Bearing bronze– contains a lead content of 6-8%, which makes it have low friction. It’s used in making bearings and bushings.

How Much Does Bronze Cost?

When sold as scrap, the bronze goes for about $1.20- $1.60 per pound, and per ounce, it costs $0.08-$0.10 on average. However, prices differ depending on the current market conditions. But expect to pay more money for pure bronze.

What Is Bronze Used for?

Bronze was used in armor and weaponry in the past. That’s because of its durability and anti rust properties. Today, it is mostly used in medals, although this wasn’t the case until 1904. This alloy has also been used to make coins due to its ability to resist rust. Additionally, plumbers use it as it is durable and aesthetically appealing. Bronze tubes are highly durable as they are sturdy and don’t rust.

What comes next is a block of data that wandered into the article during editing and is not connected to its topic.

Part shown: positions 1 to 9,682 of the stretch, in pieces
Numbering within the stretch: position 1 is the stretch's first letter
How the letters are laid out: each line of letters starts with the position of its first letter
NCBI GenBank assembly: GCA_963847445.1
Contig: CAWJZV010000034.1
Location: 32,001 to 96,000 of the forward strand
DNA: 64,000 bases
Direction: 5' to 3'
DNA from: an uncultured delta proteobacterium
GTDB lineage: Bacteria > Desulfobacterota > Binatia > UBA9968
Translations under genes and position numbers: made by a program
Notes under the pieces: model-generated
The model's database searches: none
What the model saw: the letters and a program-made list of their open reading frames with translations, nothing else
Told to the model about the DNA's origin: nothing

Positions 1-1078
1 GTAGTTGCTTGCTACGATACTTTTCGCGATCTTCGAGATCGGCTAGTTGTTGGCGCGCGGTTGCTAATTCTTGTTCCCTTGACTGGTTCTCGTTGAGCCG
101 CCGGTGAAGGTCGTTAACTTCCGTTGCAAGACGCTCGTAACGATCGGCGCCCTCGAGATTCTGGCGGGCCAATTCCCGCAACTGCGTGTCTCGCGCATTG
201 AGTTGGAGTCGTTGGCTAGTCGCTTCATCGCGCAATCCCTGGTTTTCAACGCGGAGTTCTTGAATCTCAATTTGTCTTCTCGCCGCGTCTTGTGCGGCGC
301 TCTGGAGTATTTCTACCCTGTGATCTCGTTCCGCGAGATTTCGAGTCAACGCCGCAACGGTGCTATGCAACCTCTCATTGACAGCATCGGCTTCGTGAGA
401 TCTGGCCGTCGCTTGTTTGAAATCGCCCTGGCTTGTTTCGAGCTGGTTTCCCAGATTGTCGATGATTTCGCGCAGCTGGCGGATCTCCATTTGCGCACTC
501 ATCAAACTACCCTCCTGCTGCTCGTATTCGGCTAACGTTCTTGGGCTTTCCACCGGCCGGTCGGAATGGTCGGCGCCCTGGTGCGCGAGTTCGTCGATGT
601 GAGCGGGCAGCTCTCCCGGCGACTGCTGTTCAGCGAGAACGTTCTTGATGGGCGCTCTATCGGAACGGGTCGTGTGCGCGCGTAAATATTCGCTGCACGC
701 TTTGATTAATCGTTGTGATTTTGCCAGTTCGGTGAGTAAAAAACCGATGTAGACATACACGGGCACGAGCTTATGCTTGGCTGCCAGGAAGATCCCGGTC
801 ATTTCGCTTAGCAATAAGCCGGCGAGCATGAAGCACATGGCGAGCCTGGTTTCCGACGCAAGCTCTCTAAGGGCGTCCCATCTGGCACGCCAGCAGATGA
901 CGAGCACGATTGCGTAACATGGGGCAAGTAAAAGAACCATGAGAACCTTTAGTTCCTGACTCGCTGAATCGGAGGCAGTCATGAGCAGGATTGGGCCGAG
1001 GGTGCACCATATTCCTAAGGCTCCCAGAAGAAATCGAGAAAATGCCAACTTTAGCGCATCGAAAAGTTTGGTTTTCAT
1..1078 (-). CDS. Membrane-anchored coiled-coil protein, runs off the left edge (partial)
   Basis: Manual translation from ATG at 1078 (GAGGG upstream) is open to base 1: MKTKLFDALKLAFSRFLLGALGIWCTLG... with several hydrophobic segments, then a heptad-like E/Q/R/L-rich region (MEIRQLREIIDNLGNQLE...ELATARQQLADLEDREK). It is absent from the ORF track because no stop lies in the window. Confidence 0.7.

Some people also use it as a bell metal when manufacturing bells and cymbals. Plus, since bronze is non-magnetic and doesn’t produce sparks, it is used in making safety tools.

Bronze Sales – What Should I Look for in a Company that Sells Bronze?

Whether you want to buy bronze bars, bronze rods, bronze sculptures, or any other thing made of bronze, there are some things that you should look for in a company that sells these products. A great bronze selling vendor should;

Only Buy High-Quality Bronze
Bronze is designed to last for many years, which is why you should purchase an item that is made with high-quality material to withstand wear and corrosion. Now, there are some ways you can tell whether the bronze is of high quality;

· Look at the detailed parts- make sure that the surface is shiny, smooth, and has no holes.